Name Meaning: Finger Horn
Geologic Era: Lower Jurassic (180-172 million years ago)
Location Discovered: England
Estimated Range: Worldwide
Size: 6.5 cm in diameter (average)
Extinction Date: 172 million years ago
Dactylioceras was a type of ammonite, or spiral shelled marine mollusk. Dactylioceras is a relatively common fossil found on all continents. It is so common that is is used as an index fossil to help provide a way to date the sediments it is found in. Dactylioceras earned its name from the distinct, finger like grooves on its shell. Other species of ammonites have smooth shells that sometimes become iridescent when fossilized.
Dactylioceras are often found in mass mortality aggregations. I am not sure if our specimen was found in this manner, though it is a possibility. As you can see, it is incompletely prepared and cleaned, though what has been cleaned is very well done. It is possible that the reason for these mass mortality finds was the reproductive strategy used by this group of ammonites. It is likely that Dactylioceras laid all of its gametes at the end of its lifespan, and died shortly afterward. The dead animals could then either have been buried on the seafloor or washed up on shore.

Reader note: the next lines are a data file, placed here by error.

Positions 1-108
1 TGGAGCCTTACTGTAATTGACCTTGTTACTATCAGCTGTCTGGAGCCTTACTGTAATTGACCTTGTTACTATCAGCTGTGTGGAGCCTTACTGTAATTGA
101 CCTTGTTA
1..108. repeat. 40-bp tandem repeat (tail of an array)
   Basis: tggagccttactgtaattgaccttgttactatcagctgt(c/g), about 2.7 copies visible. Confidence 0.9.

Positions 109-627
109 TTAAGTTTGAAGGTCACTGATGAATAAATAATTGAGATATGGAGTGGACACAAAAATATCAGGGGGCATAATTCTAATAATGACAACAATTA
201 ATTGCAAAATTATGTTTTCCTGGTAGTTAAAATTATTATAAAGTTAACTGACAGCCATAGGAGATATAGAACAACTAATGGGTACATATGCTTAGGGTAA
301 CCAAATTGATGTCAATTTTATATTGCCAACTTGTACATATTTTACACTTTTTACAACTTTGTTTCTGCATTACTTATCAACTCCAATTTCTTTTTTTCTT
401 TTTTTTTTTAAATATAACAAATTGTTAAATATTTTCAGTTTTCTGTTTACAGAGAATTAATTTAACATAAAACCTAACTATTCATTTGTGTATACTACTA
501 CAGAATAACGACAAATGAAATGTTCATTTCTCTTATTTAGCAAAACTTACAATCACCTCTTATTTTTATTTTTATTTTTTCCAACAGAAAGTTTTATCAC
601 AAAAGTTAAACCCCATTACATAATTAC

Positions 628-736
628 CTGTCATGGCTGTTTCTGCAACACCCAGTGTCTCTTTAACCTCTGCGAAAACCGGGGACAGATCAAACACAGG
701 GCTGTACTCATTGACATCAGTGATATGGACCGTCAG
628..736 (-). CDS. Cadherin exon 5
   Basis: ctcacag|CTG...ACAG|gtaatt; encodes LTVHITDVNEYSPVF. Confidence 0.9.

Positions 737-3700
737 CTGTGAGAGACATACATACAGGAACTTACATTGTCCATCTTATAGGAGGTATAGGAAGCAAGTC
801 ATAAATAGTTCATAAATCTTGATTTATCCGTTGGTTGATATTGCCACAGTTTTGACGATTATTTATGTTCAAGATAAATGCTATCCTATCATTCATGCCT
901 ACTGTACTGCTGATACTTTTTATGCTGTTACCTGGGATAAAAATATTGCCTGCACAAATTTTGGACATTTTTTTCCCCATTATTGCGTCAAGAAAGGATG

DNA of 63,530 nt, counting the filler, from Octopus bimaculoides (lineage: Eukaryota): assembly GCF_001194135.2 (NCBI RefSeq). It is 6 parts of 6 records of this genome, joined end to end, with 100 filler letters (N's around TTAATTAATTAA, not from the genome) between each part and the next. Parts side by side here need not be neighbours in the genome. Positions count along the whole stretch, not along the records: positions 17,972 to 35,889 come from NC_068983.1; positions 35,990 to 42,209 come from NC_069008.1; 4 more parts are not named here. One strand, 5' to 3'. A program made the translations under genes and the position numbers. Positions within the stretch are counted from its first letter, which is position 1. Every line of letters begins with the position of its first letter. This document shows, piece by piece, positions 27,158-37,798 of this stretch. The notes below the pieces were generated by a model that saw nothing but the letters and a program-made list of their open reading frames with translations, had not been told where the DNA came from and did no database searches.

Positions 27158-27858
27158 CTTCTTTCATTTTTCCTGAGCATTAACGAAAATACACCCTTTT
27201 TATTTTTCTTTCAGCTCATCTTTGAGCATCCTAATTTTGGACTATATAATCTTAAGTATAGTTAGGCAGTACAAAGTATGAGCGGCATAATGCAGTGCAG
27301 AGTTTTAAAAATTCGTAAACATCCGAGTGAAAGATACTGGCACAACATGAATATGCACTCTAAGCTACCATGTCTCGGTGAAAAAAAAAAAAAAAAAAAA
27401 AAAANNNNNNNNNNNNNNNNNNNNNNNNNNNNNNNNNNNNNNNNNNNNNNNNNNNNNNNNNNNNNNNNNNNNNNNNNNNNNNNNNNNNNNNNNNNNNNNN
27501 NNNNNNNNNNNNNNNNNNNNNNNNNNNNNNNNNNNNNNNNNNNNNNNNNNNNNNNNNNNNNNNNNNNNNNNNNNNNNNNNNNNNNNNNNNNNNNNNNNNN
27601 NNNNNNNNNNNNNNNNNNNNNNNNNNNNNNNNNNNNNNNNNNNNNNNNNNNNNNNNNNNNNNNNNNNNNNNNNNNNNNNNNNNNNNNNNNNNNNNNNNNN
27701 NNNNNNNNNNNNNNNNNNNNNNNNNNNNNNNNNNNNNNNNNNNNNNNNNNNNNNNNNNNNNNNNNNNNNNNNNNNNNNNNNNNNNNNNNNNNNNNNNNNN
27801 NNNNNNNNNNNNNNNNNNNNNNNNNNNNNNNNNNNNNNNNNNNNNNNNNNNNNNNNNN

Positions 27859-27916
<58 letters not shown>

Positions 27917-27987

This is a reproductive strategy still in use today by a few of the ammonites’ living relatives. It is a strategy that is very energy efficient, and has minimal stress on the adult animal. Also, if a large number of gametes are released at once, the chances of successful fertilization are increased (especially if other individuals of the same species are doing the same thing at the same time).
Due to their common nature, this species of ammonite has a charming legend attached to it. Pictured below is a “serpent stone,” which is a Dactylioceras ammonite with a stylized snake head carved into the front. The legend states that it was St. Hilda of England who was the reason for these stones. Supposedly, in the 6th century, St. Hilda successfully removed a plague of snakes from England through prayer. These snakes were turned to rock by her prayer and fell into the sea. If these ammonites washed up on shore, people said they were some of the snakes that St. Hilda petrified.
Later on, entrepreneurial types took to carving heads into the Dactylioceras ammonites to make them look more like snakes. They would then sell these “serpent stones” to tourists, a tradition that continues to this day. You can sometimes find these “serpent stones” for sale on the internet. The best and most authentic (for this legend, anyway) come from the Whitby area in England.
Life Reconstruction: By NobuTamura email:firstname.lastname@example.org www.palaeocritti.com – Own work, CC BY-SA 3.0, https://commons.wikimedia.org/w/index.php?curid=19459145
Snake Stone: http://fossil-ammonites.blogspot.com/